As a whole, the offense played great. I would have liked to see them play better in the third quarter and during the first half of the 4th quarter; I also would have liked to see them get touchdowns instead of field goals in the first quarter. Nonetheless, the offense is starting to click at the right time. Part of this is due to improved offensive line play the last two weeks. They only allowed two sacks against the 49ers, who sport a strong defensive unit, and one of those sacks was due to pre-snap miscommunication. Another reason for the improved offense is Aaron Rodgers, who has played arguably his best two games of the season the last two weeks. He is making his reads faster, and he is getting rid of the ball quicker, some of which can surely be attributed to the wealth of options now that both Finley and Nelson have returned.
And since we’re congratulating the offense, let’s give Ryan Grant some praise as well. Grant is putting together a really fine season: he is the 5th leading rusher in the NFC with a 4.4 yards per carry average, which is a half yard better than his average last year. Grant is running with much better vision, speed, and strength as of late. He’s breaking more tackles upon first contact, and he’s doing a good job of getting positive yardage even when he doesn’t have good blocking in front of him.
Not to overlooked in all of this, however, is the playcalling of Mike McCarthy, who has strung together some solid games the past three weeks—yes, I thought he even called a good game against Tampa Bay, despite the outcome. McCarthy still has a proclivity to pass rather than run, but the team is becoming a little more balanced, and the results are positive. His commitment to the short, quick passes as well as the screen pass, which he ran consecutively at one point last Sunday, is a welcomed sight also.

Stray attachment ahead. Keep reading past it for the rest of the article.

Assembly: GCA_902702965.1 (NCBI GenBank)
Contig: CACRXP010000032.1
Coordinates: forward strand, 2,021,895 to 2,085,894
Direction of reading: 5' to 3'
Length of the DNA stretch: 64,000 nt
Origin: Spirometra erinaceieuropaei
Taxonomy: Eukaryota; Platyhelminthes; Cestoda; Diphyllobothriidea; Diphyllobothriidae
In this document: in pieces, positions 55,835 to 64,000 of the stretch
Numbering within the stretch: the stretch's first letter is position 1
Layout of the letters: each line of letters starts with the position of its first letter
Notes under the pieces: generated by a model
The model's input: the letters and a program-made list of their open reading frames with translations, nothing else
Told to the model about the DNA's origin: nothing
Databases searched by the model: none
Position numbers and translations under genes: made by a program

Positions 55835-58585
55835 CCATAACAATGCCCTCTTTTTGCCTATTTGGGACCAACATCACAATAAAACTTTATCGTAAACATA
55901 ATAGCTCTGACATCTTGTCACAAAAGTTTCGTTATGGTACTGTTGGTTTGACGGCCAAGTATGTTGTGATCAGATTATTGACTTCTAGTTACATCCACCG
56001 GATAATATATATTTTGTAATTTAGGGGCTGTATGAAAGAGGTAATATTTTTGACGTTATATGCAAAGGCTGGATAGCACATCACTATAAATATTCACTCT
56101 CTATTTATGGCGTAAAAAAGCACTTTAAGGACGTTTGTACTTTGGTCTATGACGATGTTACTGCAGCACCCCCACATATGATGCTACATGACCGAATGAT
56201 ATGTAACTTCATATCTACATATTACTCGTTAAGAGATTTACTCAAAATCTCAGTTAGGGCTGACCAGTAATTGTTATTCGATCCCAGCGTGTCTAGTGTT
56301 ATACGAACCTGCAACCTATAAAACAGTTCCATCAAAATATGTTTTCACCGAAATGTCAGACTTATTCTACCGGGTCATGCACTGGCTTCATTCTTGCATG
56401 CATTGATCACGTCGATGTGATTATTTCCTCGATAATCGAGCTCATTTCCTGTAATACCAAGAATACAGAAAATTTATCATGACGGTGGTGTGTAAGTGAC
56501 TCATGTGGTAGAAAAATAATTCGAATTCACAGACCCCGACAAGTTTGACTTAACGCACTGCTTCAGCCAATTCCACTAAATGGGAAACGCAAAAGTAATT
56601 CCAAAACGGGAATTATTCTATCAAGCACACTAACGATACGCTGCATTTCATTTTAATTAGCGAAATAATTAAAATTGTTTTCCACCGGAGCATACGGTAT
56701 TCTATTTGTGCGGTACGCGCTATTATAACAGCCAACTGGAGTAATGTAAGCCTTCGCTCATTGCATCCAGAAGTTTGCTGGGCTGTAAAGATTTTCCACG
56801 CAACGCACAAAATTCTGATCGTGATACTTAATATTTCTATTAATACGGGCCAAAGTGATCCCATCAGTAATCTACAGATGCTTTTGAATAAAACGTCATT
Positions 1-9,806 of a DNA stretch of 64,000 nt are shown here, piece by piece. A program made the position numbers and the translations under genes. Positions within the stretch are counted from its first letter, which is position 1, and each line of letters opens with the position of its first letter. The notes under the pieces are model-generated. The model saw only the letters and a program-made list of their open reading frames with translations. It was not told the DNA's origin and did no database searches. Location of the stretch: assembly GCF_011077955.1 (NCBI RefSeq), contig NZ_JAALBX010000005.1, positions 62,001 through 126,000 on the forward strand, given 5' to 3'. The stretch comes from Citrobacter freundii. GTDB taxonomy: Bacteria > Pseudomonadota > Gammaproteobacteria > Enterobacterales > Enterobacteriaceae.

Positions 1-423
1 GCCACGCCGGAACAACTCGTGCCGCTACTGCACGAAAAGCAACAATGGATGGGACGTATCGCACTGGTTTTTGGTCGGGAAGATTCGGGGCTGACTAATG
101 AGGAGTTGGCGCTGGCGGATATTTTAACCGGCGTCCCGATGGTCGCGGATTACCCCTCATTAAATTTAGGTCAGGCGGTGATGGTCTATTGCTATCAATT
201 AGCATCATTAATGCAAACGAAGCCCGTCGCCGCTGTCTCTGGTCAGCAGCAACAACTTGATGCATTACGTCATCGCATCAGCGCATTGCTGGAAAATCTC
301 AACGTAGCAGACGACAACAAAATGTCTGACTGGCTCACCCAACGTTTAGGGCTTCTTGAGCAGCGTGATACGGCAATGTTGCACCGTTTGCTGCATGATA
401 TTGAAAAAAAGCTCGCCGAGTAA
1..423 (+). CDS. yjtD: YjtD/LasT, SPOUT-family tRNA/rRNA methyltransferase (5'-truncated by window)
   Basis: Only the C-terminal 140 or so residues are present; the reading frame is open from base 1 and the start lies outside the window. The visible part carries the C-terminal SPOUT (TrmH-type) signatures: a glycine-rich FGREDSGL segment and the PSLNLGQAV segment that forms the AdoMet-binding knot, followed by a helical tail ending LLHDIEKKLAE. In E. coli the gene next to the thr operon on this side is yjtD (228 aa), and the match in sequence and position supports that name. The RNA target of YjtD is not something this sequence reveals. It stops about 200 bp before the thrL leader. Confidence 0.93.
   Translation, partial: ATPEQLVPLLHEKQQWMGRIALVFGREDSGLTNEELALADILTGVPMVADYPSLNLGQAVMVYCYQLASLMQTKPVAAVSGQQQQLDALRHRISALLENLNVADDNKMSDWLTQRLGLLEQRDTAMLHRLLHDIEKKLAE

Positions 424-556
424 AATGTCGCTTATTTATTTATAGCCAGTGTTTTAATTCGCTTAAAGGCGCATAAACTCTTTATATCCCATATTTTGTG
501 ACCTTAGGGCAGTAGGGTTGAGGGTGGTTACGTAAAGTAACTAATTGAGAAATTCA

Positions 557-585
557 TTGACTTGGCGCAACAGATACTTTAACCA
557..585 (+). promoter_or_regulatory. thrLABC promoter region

If this offensive line can continue to be at least adequate, this offense as a whole seems capable of mitigating, at least to a degree, what is sure to be a slight drop in production on the defensive side of the ball due to the losses of both Kampman and Harris. With six games remaining, the Packers actually control their own destiny in terms of the Wild Card. At 6-4, they have a great opportunity to move to 7-4 this Thanksgiving against the Detroit Lions, a team they should beat and a team that looks like it will be without Matthew Stafford yet again. Afterward, the Packers can enjoy what is essentially their second bye week, as they prepare for their Monday Night showdown against the Baltimore Ravens. Despite the injuries, the Packers find themselves in a fortuitous situation, but they need to take advantage of their opportunities. The losses of both Kampman and Harris are large, no doubt, but this team is still capable of making some noise down the stretch.